SqlServer is a tad better, but not much, since it is not an in-memory data store, rather a disk-based data store. All databases are kept on disk because they grow so large that memory is not sufficient to hold the entire database. Thus, a database stores its data on a disk or persistent storage. Due to disk storage, SqlServer performance is not as fast, resulting in a performance drop.
Moreover, SqlServer does not scale linearly preventing a company like Moonpig from smoothly growing a Web farm. Further, as a storage mechanism, it becomes a bottleneck for both sessions and application data. Consequently, a database server doesn't scale for sessions and applications data.
The search was on for a solution to this difficult session store issue. Moonpig's technical team discovered NCache when reading a wellrespected Microsoft .NET developer magazine published in the US and within a short period, Moonpig installed NCache to resolve the session store problem.
Jetley reports, "NCache is extremely quick and performance is fantastic. It allows you to avoid worrying about the session side of things. As far as the user experience is concerned, there's no discernable delay in loading sessions from Ncache."
” Not only is the session store problem alleviated, but NCache also provides Moonpig some other major benefits. "NCache allows us to maintain crucial high-availability, while precisely handling session storage and effectively doing online updates," Jetley notes.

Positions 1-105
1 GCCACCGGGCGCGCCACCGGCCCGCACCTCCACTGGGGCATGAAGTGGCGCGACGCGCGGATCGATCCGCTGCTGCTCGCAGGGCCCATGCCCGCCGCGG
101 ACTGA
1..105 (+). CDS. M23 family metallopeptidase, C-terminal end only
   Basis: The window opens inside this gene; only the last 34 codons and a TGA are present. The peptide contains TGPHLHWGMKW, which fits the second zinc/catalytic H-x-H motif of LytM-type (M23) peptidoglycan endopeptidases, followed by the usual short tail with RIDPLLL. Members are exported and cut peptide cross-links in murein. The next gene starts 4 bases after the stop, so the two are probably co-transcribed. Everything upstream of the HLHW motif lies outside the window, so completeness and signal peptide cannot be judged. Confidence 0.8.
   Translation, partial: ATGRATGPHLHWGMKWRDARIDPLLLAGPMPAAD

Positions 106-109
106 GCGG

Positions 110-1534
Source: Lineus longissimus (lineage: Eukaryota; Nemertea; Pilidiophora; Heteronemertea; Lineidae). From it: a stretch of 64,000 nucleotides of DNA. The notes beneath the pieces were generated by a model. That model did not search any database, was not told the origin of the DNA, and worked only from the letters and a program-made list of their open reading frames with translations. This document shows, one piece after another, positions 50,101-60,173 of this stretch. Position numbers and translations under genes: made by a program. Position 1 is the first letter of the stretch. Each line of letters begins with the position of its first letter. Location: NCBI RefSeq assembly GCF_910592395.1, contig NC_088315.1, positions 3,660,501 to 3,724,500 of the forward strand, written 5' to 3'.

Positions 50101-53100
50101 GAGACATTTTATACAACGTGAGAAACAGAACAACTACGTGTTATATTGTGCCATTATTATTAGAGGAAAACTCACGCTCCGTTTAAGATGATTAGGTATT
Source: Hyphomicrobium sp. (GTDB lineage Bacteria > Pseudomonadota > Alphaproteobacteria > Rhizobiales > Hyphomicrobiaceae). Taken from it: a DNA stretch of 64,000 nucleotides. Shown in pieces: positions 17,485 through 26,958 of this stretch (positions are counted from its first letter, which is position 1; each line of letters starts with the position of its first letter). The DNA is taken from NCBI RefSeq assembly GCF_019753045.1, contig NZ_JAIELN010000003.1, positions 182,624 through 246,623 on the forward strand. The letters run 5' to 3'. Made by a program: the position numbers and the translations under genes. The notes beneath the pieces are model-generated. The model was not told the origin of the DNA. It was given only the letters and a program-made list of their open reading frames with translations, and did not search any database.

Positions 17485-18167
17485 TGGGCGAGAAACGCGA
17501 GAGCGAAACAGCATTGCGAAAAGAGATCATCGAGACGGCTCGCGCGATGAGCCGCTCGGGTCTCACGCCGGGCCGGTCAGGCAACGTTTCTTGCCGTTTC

"This key feature translates into a couple of benefits", he said."First, it means we can simply use a standard network load balancer algorithm doing a round robin. Therefore, we needn't care about which server a user makes a subsequent request to. Eventually, they all have access to the same session. That's a huge benefit."
"Secondly, NCache lets us take servers in and out of the load balancer at will. We can take servers out, apply Windows and other patches, do installs, do code updates, make sure everything is working offline. Then, when we bring those servers back into the load balancer, we know that if someone hits our server, that session will just be there. That's something you can't do with InProc or SQLserver."
"As far as scalability, there's a distinct advantage. If we start slowing down on sessions, we can just add more NCache servers. We've got six Web servers now, pointing to two NCache servers. Those two NCache servers are coping fine. But when we experience increased traffic and those two NCache servers are no longer coping fine, we can just add another Ncache server and know right away we have true scalability."
Moonpig.com is clearly on a roll with visitor numbers and revenues continuing to grow. Yet, Moonpig's management keeps a sharp watch over its website and the escalating customer traffic it experiences on a 24/7 basis. While the company has relied on Ncache for session store, it is now looking to use more of NCache's caching abilities to streamline its card ordering processes.